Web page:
Fragrance ingredient prohibited in new IFRA Amendment

By Katie Bird

- Last updated on GMT

Related tags Risk assessment Ifra

The most recent modifications made to the International Fragrance Association’s code of practice prohibits the use of one fragrance ingredient and updates the use levels and purity required for six others.

Quinoline is the only ingredient to be prohibited in the Association’s 45th Amendment published earlier this week.

In addition to this prohibition, one new and one revised specification that specify changes to the levels of impurities tolerated have been published for the following two ingredients:

  • 2,2-Dimethyl-3-(3-tolyl-propan-1-ol (Majantol), regarding the presence of organochlorides
  • musk ketone, regarding the presence of musk xylene

Three new standards, and one revised standard, which specify maximum use levels, also make up part of these recent changes and affect the following four ingredients:

  • Dimethylcyclohex-3-ene-1-carbaldehyde (mixed isomers),
  • alpha-Methyl-1,3-benzodioxole-5-propionaldehyde (MMDHCA),
  • 3-phenylbutanal
  • Verbena absolute (lippia citriodora Kunth)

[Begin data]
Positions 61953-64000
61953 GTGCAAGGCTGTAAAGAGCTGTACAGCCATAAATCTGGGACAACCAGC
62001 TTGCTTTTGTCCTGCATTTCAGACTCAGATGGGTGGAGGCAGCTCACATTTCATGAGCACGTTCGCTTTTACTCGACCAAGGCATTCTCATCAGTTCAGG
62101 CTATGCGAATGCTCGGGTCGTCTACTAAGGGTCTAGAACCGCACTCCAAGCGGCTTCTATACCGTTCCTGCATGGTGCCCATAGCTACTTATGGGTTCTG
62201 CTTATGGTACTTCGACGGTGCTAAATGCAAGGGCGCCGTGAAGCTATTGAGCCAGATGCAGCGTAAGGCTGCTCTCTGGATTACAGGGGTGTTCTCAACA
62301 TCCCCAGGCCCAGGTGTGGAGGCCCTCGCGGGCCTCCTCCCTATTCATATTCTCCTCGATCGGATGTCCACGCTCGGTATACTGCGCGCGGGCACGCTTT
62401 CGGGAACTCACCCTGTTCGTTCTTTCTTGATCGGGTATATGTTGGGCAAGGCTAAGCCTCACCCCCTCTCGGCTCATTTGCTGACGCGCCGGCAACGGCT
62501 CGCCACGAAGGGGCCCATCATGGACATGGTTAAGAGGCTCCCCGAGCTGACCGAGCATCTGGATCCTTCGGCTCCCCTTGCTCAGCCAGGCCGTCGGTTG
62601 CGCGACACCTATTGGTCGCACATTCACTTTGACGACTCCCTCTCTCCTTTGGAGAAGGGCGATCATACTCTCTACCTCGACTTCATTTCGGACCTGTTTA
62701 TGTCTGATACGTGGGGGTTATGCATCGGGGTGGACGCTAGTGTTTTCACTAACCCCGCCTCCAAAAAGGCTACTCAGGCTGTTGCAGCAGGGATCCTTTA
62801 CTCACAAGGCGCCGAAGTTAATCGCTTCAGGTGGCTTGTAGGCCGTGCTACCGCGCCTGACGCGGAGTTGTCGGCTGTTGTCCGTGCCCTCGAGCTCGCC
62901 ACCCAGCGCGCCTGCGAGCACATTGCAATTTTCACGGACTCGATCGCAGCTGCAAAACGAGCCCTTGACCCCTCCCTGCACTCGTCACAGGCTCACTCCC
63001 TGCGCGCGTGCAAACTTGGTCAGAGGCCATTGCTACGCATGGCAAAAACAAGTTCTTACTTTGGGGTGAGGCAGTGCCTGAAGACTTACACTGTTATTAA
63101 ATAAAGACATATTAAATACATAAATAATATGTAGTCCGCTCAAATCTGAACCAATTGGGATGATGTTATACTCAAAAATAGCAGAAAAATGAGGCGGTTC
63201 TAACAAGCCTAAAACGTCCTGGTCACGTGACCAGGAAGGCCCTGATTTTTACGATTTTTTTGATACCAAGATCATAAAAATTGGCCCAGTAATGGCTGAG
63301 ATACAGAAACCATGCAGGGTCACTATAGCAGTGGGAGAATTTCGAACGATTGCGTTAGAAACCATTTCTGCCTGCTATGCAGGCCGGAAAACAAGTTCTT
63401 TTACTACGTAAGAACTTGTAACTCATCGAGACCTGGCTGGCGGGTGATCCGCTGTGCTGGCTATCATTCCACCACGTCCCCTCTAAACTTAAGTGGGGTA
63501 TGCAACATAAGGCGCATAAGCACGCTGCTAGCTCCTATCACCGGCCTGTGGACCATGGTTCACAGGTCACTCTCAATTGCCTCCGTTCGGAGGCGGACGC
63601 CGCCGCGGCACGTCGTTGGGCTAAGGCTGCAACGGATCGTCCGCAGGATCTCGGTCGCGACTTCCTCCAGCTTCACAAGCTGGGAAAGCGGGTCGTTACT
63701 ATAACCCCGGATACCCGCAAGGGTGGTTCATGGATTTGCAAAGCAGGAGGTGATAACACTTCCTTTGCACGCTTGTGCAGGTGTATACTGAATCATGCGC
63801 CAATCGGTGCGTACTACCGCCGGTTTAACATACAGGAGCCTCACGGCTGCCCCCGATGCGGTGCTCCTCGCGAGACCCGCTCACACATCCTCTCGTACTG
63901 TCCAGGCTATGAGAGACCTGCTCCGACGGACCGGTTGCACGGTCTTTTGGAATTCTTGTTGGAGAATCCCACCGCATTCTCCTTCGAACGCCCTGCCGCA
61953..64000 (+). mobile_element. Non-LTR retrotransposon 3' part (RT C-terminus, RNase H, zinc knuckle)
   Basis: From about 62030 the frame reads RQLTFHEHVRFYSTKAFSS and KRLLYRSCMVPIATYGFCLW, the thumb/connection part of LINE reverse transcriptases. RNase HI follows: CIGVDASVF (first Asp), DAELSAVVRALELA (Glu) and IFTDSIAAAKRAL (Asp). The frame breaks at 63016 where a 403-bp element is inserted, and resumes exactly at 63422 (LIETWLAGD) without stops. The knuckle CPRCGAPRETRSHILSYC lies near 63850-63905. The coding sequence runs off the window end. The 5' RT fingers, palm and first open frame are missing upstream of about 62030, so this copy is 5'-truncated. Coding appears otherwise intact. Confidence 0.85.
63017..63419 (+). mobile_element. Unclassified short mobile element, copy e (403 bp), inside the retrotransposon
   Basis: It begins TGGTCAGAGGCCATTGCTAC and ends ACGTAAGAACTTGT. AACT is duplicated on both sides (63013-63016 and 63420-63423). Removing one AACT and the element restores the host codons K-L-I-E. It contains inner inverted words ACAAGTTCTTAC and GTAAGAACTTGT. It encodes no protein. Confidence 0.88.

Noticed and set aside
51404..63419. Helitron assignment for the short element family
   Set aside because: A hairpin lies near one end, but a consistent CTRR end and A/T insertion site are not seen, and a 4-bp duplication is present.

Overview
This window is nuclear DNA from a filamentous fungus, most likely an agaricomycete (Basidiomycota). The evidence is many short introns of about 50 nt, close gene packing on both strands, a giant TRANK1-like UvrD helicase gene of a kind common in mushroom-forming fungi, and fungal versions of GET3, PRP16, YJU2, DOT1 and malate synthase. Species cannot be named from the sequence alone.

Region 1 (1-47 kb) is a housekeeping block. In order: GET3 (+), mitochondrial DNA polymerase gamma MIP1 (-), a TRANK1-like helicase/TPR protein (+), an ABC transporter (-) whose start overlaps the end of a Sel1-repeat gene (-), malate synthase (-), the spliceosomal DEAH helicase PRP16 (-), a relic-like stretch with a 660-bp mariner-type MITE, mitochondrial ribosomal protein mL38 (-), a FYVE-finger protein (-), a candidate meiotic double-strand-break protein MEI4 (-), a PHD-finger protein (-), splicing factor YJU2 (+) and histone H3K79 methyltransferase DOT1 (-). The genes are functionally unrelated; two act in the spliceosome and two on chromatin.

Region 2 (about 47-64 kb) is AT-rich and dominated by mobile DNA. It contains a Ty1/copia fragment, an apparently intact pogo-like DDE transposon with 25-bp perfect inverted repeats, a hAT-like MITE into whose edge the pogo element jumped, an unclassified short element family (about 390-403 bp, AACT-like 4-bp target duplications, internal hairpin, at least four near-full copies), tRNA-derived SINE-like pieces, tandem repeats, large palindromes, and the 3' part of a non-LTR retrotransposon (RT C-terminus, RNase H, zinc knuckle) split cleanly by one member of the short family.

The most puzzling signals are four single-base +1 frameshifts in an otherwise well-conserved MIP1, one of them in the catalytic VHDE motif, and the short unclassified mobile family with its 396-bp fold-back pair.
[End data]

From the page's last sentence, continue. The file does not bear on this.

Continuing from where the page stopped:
According to IFRA, these changes are unlikely to significantly affect the perfumer’s palette.

“We have seen quite large amendments in the past due to the change-over to our new Quantitative Risk Assessment approach ​[the association’s new approach to evaluating and restricting fragrance materials that have a potential to induce contact sensitization]. This change-over process is now nearly complete and therefore we have a smaller amendment,”​ said IFRA president, Jean-Pierre Houri.

Further amendments in the future are also expected to be smaller than those seen in the past.

“We expect the amendments to be much less dramatic in future and to be a similar size to this year’s or smaller,”​ IFRA’s director of communications Stephen Weller previously told

He said the industry had received the QRA well, now that the change-over is nearly finished.

“It was a lot of hard work and initially a lot of reformulations, but now it is done the standards will be more relevant and accurate according to the actual use in different product categories and this the industry understands will benefit everyone,”​ he said.

Related topics Formulation & Science

Related news

Show more

Follow us


View more



Beauty 4.0 Podcast